To help in this process, here are a collection of strategies, first reported in Straight-A, that real students have developed for finding the perfect source within the vastness of your college library:

5 Tips for Easily Finding What You Need in the Library

  1. Start general then move one layer deeper.
    Begin with a book that broadly covers the topic area you are interested in. You can find these on the course reserve shelf or listed in your recommended reading list for the class. Once you have the general book, flip to the references cited by the author. Here you will discover the otherwise hard to find, highly-focused journal articles that dissect your topic with a level of specificity that will prove research gold in your paper-writing process.
  2. Ask your professor.
    Learning the intricacies of the body of published knowledge surrounding a niche topic requires years of immersion. This is time your professor has already invested. Take advantage of this reality. Early in the paper writing process ask her for some recommendations. Use these as a starting point, following the references, as described in (1), to move even deeper into the topic area.
  3. Befriend the reference librarians.
    One of the most sadly underused resources on campus are the reference librarians. These library professionals have been trained in the dark art of teasing forth that perfect, hidden source from the convoluted vastness of the library system. More importantly, they are there to help you! Start your research process by checking in with the reference librarian. He can help you quickly turn up a variety of targeted sources you may have otherwise never stumbled upon. Pay attention to how he conducts these searches. The skills will ease your search pains in future projects.
  4. Browse by subject in the library search interfaces.
    When searching for a book in the library card catalog, or a journal article in an online database, notice the official list of subject keywords that accompanies each returned result. (In the card catalog, these are the official Library of Congress subject descriptions assigned to the book, in a journal database these are typically assigned by a proprietary scheme unique to the journal or organization that publishes the journal). When you find a source that seems useful, click on the subject keywords to have the database return all resources tagged the same. This is a quick way to turn up relevant sources that would have been hard to identify through a direct search.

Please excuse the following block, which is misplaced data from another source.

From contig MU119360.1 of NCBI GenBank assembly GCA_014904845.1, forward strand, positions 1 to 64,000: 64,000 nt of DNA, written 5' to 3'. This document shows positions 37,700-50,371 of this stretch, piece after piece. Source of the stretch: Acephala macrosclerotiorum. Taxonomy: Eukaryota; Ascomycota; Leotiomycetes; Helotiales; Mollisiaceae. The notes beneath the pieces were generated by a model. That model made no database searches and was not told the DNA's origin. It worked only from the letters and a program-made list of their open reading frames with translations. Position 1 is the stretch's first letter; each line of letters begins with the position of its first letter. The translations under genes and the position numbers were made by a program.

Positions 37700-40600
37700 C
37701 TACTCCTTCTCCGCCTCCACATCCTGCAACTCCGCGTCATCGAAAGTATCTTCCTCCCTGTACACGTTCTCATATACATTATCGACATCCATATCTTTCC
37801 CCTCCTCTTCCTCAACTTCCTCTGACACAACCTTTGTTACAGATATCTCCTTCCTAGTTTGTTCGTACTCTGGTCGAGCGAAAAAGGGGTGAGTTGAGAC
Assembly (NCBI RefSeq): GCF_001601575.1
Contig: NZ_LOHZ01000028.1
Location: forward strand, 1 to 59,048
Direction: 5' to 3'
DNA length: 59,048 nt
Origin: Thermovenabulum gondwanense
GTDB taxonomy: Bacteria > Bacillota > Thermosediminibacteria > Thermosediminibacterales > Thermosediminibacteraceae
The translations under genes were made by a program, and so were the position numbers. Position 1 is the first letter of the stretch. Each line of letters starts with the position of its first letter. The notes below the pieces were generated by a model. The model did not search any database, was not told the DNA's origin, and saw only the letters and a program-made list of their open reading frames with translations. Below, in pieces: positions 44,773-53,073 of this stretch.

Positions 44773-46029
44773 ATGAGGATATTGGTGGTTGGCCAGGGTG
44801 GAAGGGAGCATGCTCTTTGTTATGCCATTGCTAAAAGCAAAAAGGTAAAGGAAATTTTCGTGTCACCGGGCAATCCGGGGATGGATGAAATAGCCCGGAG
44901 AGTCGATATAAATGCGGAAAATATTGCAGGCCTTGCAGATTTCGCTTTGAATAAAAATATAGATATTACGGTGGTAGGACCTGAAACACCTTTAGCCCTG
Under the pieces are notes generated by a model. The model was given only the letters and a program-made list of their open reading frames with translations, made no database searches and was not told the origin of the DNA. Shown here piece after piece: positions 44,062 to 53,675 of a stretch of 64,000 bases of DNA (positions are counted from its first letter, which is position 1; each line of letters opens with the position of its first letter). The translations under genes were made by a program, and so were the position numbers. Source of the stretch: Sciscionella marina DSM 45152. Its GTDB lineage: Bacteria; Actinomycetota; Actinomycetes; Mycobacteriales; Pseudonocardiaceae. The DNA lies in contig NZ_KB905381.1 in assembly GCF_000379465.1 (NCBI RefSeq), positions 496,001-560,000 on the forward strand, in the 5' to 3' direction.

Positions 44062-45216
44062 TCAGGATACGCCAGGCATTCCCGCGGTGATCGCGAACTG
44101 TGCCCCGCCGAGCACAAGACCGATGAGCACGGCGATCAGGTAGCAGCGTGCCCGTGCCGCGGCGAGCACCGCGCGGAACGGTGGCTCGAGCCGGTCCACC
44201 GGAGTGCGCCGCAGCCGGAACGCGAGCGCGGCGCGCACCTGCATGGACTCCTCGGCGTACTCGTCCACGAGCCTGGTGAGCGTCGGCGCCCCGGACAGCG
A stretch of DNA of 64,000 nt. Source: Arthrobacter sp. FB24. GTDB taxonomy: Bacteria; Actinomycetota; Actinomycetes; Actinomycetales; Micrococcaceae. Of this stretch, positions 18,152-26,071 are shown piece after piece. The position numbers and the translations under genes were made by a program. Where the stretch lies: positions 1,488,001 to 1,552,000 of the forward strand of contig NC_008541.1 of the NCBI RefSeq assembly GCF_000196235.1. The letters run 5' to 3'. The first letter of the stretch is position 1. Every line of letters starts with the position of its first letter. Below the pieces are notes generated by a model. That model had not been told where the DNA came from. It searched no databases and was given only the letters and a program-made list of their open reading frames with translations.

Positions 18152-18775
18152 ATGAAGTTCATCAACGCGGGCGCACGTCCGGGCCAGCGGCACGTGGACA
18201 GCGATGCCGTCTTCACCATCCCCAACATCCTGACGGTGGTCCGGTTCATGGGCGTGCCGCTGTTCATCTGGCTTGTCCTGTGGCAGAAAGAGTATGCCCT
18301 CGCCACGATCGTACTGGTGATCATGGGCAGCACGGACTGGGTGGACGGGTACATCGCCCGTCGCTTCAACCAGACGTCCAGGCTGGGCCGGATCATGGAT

5. When in doubt, Google.
    For some esoteric subjects, it may prove near impossible to find relevant sources simply through searches of the card catalog or journal databases. In these cases, consider turning to the more advanced search algorithm of Google. First, attempt a search in
    Google Books. With an increasing number of titles indexed by this search engine, you have a good chance of finding what you are looking for. Once you have a title and author you can then retrieve the book in your college’s library. If that fails, do a standard Google web search. You can often find an obscure book or journal reference this way from some long forgotten syllabus, or auto-archived copy of an academic article that failed to escape Google’s pervasive grip. Once you have a title and author, again, you can turn to your regular library to find a hard copy.

Look, Ma! I'm trained in the Dark Arts!


Fan Club?

OMG! I haven't posted since last year!

I should get a move on, right?

There's nothing as simultaneous exciting and creepy as finding out you have a fan club.

I had a grad student introduce himself to me and tell me he makes a point of only checking out materials when I'm at the desk. When I thought about it, I realized it was true. I'd known him since he was an undergrad and he did the same thing.